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As of: December 30, 2014 9:23 AM EST

Henderson v. B&B Precast & Pipe, LLC

United States District Court for the Middle District of Georgia, Columbus Division
August 14, 2014, Decided; August 14, 2014, Filed
CASE NO. 4:13-CV-528 (CDL)
2014 U.S. Dist. LEXIS 112441; 2014 WL 4063673


& PIPE, LLC, Defendant.

Core Terms
deposition, designation, inexpensive, speedy
Counsel: [*1] For RODERICK HENDERSON, Plaintiff:
Randal Bryant, Atlanta, GA.
Opinion by: CLAY D. LAND

The very first rule governing the procedure in all civil
actions and proceedings makes clear how civil litigation
should be conducted: to secure the just, speedy and
inexpensive determination of the action. Fed. R. Civ. P. 1.
Unfortunately, as trial lawyers have evolved into litigators,
their focus has become the discovery process itself, which in
too many cases transforms the just, speedy, and inexpensive
resolution of the action into an unnecessarily complex
morass of overly broad discovery requests, frivolous

objections, and obligatory (but often largely unpersuasive)

pretrial motions. Discovery and pretrial motions practice
have become the means and the end. This case provides a
regrettable example.
This action arises from a relatively simple motor vehicle
collision. There are witnesses who saw the wreck and law
enforcement investigators who responded [*2] to the scene.
And to spice it up a bit (but not out of the ordinary), there
is even an accident reconstruction expert with opinions on
how the wreck occurred. Plaintiff claims that he was hurt in
the wreck and that the other drivers negligence caused the
wreck, so he sued the employer of the other driver based on
the principle of respondeat superior. While there are genuine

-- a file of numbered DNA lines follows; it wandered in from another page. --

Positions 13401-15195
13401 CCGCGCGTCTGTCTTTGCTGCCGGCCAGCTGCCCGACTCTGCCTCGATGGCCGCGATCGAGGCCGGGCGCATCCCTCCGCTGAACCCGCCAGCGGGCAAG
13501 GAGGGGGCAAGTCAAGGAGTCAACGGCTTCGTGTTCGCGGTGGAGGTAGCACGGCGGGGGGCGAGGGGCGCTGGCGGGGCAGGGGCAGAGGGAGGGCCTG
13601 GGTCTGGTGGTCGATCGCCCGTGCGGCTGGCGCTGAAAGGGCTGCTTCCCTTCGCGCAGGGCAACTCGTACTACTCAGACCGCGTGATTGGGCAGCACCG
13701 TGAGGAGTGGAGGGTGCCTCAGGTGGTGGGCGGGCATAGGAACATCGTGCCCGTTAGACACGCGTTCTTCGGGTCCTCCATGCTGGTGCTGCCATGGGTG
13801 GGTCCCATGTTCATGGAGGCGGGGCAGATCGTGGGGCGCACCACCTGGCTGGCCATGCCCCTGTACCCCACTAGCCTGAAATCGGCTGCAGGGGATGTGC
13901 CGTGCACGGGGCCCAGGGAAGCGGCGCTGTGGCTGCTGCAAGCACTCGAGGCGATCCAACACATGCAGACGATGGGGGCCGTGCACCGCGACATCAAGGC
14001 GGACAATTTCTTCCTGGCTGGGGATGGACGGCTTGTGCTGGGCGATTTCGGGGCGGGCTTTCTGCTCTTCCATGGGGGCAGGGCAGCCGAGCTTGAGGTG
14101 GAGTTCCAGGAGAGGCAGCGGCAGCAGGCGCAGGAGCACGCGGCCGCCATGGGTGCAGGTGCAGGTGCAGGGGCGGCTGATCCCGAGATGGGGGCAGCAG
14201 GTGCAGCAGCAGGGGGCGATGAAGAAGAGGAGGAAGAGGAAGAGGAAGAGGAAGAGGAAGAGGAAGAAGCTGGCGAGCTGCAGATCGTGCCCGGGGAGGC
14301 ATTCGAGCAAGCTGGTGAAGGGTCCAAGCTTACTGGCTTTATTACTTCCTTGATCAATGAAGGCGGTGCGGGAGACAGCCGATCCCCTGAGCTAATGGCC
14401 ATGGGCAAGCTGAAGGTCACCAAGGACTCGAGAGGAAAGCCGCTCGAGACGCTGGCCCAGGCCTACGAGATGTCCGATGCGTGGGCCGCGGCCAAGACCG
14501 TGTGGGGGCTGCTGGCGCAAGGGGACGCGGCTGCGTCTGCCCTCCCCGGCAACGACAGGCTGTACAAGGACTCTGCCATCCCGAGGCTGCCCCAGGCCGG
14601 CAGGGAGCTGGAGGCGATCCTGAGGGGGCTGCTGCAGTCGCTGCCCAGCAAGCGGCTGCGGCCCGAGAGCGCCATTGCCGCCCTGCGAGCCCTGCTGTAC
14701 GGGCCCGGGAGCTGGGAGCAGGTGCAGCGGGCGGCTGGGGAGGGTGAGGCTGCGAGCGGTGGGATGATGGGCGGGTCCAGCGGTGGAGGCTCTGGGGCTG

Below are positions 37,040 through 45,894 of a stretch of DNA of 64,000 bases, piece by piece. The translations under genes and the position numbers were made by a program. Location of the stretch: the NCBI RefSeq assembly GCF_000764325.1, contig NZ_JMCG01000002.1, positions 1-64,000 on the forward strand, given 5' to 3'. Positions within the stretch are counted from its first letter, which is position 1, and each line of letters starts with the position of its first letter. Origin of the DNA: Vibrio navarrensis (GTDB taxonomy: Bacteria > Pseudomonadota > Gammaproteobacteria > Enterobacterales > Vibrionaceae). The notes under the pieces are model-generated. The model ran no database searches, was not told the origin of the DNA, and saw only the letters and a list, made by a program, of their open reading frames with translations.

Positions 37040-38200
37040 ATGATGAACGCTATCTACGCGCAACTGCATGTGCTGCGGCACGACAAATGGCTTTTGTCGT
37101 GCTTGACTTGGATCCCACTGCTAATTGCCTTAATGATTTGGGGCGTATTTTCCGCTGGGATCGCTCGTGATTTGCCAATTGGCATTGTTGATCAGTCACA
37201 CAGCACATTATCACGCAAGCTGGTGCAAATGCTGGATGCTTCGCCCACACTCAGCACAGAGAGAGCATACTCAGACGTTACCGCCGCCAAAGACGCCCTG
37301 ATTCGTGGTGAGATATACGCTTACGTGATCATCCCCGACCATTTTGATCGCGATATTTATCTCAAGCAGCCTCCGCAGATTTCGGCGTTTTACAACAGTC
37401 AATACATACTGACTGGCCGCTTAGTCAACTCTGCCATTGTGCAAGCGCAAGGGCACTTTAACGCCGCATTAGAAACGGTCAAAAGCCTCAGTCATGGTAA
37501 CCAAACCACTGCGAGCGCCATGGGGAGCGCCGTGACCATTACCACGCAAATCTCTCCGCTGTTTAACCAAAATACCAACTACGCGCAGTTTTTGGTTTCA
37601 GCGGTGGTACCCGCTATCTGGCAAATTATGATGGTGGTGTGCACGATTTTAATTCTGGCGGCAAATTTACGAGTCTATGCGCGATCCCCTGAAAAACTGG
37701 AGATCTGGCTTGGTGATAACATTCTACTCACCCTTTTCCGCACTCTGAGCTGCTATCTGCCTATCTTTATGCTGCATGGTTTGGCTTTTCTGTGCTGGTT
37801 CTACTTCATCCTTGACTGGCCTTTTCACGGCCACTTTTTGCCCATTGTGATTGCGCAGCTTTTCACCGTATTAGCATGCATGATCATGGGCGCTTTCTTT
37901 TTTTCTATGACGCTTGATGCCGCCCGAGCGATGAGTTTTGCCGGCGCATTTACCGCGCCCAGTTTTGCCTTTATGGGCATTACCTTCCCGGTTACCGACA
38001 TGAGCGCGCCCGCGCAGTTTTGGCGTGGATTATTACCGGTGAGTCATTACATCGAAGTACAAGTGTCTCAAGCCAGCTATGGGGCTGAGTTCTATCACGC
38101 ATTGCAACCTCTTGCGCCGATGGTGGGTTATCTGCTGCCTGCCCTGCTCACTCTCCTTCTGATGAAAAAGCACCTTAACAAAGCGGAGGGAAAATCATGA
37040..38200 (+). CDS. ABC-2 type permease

fact disputes as to the nature and extent of Plaintiffs
injuries, nothing unusual is presented. In short, this case
presents a simple and straightforward dispute: who is at
fault, how bad Plaintiff was hurt, and how much, if any,
compensation Plaintiff should receive. If any case could be
decided in a just, speedy, and inexpensive manner, it should
be this one. But a mere glance at the filing docket suggests
In addition to extensive discovery, this simple litigation
has generated a motion for summary judgment, a motion for
continuance, a motion to strike an expert, a motion to
exclude a portion of an experts testimony, nineteen motions
in limine, an amended motion in limine, and seventy-two
deposition designation objections. The Court has spent
considerable time deciding these issues. Still, twenty-six
[*3] deposition designation objections (pared down from
the original seventy-two by agreement of the parties) remain
to be decided prior to trial. This Order decides those issues.1
Most of the remaining deposition designation objections are
meritlessso meritless that they dont deserve further

It has been the Courts experience that litigators have become increasingly comfortable with using deposition testimony at trial
instead of calling witnesses live, perhaps because it avoids the uncertainty of what a witness may say from the witness stand. To the
undersigned, these canned presentations are boring for the jury and likely ineffective. This inclination to use depositions at trial also
expands the litigation because litigators inevitably assert deposition objections that they would never make in front of a jury during live
testimony. And the Court must rule on these deposition objections prior to trial, which generates dozens of pages of additional briefing

Jim Garrity

Page 2 of 2
2014 U.S. Dist. LEXIS 112441, *5
discussion. But one issue does need additional elaboration.